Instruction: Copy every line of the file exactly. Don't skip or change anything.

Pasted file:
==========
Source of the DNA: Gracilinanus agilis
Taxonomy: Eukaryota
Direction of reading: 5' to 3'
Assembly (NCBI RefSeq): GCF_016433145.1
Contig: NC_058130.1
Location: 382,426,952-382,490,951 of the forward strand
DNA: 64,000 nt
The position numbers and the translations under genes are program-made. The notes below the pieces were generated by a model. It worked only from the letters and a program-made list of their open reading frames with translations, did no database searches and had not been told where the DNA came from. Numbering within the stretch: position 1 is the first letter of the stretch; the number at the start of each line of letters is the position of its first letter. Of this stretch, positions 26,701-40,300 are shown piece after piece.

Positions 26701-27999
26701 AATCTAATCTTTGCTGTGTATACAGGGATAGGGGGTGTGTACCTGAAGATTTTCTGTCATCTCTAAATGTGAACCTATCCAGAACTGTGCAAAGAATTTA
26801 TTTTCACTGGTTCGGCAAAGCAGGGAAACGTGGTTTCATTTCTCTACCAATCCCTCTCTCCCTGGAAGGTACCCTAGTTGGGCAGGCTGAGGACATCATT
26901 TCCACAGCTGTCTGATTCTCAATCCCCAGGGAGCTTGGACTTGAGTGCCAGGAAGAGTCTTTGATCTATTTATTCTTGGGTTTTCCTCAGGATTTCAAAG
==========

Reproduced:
Source of the DNA: Gracilinanus agilis
Taxonomy: Eukaryota
Direction of reading: 5' to 3'
Assembly (NCBI RefSeq): GCF_016433145.1
Contig: NC_058130.1
Location: 382,426,952-382,490,951 of the forward strand
DNA: 64,000 nt
The position numbers and the translations under genes are program-made. The notes below the pieces were generated by a model. It worked only from the letters and a program-made list of their open reading frames with translations, did no database searches and had not been told where the DNA came from. Numbering within the stretch: position 1 is the first letter of the stretch; the number at the start of each line of letters is the position of its first letter. Of this stretch, positions 26,701-40,300 are shown piece after piece.

Positions 26701-27999
26701 AATCTAATCTTTGCTGTGTATACAGGGATAGGGGGTGTGTACCTGAAGATTTTCTGTCATCTCTAAATGTGAACCTATCCAGAACTGTGCAAAGAATTTA
26801 TTTTCACTGGTTCGGCAAAGCAGGGAAACGTGGTTTCATTTCTCTACCAATCCCTCTCTCCCTGGAAGGTACCCTAGTTGGGCAGGCTGAGGACATCATT
26901 TCCACAGCTGTCTGATTCTCAATCCCCAGGGAGCTTGGACTTGAGTGCCAGGAAGAGTCTTTGATCTATTTATTCTTGGGTTTTCCTCAGGATTTCAAAG